Fortunately for him (or unfortunately, however you look at it), Robbie becomes possessed by the spirit of Eli Morrow, a being who claimed to have been gunned down by gangs himself in his former life. Together they become the All-New Ghost Rider, Spirit of Vengeance with a flaming helmet for a head and, instead of a motorcycle, a fiery Dodge Charger.


The tale of Danny Ketch is a tragic one. It turns out that the Ketch family line is cursed by the Spirits of Vengeance, a fact that leads to his ultimate death and resurrection multiple times, as well as (understandably) ruining his life. The overwhelming power of the Ghost Rider drives him to insanity, leaving him vulnerable enough to be exploited by the villainous Archangel Zadkiel.

So what does this have to do with Bai Gu Jing, the Ghost Rider of China? Well, in the story arc "The Last Stand of the Spirits of Vengeance," Johnny Blaze gathers an army of Ghost Riders to fight against Zadkiel and Ketch, including Bai Gu Jing who, to her credit, fought valiantly with flaming hellfire nunchucks, making her one of the coolest looking Ghost Riders on the battlefield.



While we might consider Johnny Blaze to be the original Ghost Rider, he was far from the first. That credit goes to Carter Slade, a character from Western Comics of the late ‘60s. First appearing in -- appropriately enough -- Ghost Rider #1 of 1967, Carter Slade is vastly different from the other Spirits of Vengeance on this list.

For starters, he rides a white horse (called Banshee) instead of a motorcycle, and wears a white suit with white mask and hat. His powers originated from a Native American tribe that saved his life, believing him to be the Champion sent to save them. Hi time was relatively short lived, after which his younger brother Carter took up the mantle, and later stories would give them the name of Phantom Rider, in order to distinguish them from the more modern Ghost Rider.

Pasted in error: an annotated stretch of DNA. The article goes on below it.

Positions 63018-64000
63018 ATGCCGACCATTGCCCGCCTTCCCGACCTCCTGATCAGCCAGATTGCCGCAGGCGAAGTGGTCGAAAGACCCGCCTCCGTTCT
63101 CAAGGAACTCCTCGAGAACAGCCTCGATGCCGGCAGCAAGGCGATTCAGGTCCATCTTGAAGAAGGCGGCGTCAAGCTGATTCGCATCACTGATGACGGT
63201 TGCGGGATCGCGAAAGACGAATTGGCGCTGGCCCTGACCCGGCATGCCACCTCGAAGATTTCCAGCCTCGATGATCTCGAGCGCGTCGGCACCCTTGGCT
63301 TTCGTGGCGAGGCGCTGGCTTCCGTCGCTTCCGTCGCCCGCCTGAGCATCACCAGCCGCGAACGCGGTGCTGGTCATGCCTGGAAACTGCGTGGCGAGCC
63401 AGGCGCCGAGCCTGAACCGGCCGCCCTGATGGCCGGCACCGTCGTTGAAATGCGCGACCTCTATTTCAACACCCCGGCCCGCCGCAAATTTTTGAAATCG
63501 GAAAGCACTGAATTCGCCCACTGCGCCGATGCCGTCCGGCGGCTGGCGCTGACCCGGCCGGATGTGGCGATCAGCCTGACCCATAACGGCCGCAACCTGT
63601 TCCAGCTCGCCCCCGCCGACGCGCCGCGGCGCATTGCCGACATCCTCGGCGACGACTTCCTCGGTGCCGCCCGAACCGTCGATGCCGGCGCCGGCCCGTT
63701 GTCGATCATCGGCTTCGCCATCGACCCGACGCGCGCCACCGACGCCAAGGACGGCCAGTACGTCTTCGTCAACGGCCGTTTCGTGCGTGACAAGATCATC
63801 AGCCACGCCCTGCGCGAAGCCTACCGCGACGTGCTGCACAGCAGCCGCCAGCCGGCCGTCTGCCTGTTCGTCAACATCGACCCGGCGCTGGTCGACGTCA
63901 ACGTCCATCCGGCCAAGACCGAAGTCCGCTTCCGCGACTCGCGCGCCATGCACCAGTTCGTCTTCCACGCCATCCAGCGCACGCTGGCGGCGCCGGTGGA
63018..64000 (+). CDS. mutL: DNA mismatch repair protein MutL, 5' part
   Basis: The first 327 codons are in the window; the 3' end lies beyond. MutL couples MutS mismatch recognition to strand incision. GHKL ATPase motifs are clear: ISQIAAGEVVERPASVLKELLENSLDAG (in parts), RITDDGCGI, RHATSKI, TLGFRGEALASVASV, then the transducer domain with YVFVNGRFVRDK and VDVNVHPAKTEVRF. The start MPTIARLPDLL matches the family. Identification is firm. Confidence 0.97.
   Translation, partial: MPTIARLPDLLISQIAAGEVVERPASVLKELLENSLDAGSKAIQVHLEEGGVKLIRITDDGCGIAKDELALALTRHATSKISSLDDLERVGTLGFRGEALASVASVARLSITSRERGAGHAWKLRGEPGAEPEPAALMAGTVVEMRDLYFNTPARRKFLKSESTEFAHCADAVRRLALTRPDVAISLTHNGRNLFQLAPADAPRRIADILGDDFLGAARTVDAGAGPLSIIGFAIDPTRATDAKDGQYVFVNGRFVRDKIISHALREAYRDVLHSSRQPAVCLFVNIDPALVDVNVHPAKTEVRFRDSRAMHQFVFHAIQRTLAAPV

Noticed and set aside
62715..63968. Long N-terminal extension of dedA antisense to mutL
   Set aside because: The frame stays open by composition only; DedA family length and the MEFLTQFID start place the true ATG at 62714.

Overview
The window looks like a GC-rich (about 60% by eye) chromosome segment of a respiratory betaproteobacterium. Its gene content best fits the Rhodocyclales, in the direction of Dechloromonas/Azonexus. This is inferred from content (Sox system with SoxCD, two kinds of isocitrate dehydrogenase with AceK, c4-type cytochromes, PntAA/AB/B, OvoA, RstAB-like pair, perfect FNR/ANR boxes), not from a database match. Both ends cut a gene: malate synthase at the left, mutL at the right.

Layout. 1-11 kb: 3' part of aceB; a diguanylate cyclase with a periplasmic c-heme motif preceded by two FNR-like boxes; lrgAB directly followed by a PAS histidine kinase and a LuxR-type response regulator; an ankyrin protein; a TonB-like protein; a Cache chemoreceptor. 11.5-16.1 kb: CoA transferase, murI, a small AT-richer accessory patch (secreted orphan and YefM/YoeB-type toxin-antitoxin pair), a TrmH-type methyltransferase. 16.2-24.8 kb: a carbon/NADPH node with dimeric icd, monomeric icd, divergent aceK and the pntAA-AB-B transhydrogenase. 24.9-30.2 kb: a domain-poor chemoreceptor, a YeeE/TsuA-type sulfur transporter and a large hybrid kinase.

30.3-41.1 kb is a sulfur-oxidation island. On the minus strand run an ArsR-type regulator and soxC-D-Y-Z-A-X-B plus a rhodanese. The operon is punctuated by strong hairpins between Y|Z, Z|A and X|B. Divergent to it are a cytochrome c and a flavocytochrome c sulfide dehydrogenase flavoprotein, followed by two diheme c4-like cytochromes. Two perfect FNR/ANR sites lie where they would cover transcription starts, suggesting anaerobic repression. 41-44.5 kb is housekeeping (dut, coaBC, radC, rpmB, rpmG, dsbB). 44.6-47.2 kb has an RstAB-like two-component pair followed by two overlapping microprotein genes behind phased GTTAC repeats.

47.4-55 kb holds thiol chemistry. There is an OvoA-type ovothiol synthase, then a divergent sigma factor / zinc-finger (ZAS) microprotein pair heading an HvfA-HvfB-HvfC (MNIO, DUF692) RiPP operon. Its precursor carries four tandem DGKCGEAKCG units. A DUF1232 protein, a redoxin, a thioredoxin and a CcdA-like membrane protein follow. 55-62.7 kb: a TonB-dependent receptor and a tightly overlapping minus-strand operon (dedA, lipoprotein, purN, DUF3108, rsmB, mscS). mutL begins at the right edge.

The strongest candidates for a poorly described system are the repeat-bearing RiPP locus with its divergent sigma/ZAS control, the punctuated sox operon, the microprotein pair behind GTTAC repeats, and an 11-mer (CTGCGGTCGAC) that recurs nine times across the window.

Very little is known about this British Ghost Rider, having only appeared in one panel of a comic from 2009, but nevertheless his Victorian Gentleman’s garb and flaming knife make him a compelling character. Spring-Heeled Jack is named after an actual urban legend originating in Victorian London, said to be a demonic presence with clawed hands and eyes like fire.

Spring-Heeled Jack looks a lot like Jack the Ripper, the infamous serial killer from the same era, although one would hope his motivations were a little more altruistic. The comparison isn’t altogether coincidental either, as the Spirit of Vengeance is known to take on the form of local myths and figures. Clearly his influences are the Ripper and the urban legend he shares his name with.



The 616 universe version of Barbara Ketch had a short-lived comic book life. The sister of Danny Ketch, Barbara and her brother visited a cemetery one Halloween to take pictures of Houdini’s grave. They inadvertently got caught in between a gang fight, and while Danny was transformed into the Ghost Rider soon after, Barbara was shot in the chest and died soon after in hospital.

To see what would happen if Barbara was overtaken by the Spirit of Vengeance instead, we have to turn to Marvel’s What If #45, where the new Ghost Rider was her, instead of her brother. Known as Earth 11993, this version of Barbara Ketch was overwhelmed by her new power and, unable to control herself, went on a killing spree before being brought down by Spider-Man, Dr. Strange and Johnny Blaze.


An 18 year old Nicaraguan girl with a tragic backstory, Alejandra Jones became the Ghost Rider in the seventh volume of the series, established during the Fear Itself event of 2011. Her father was a human trafficker who sold her and she came to be taken in by Adam -- as in Adam and Eve, cast out of the garden of Eden for eating of the forbidden fruit. Comics are weird, you guys.

Driven mad by his part in the fall of man, Adam dedicated himself to fighting against sin, convincing Johnny Blaze to give up the mantle of Ghost Rider, giving it to Alejandra. Adam immediately used her powers as a bomb to extinguish the sin from everyone in Nicaragua, but taking their souls from them too. Alejandra, with Johnny Blaze’s help, overcame her allegiance to Adam and has since fought to reclaim those lost souls.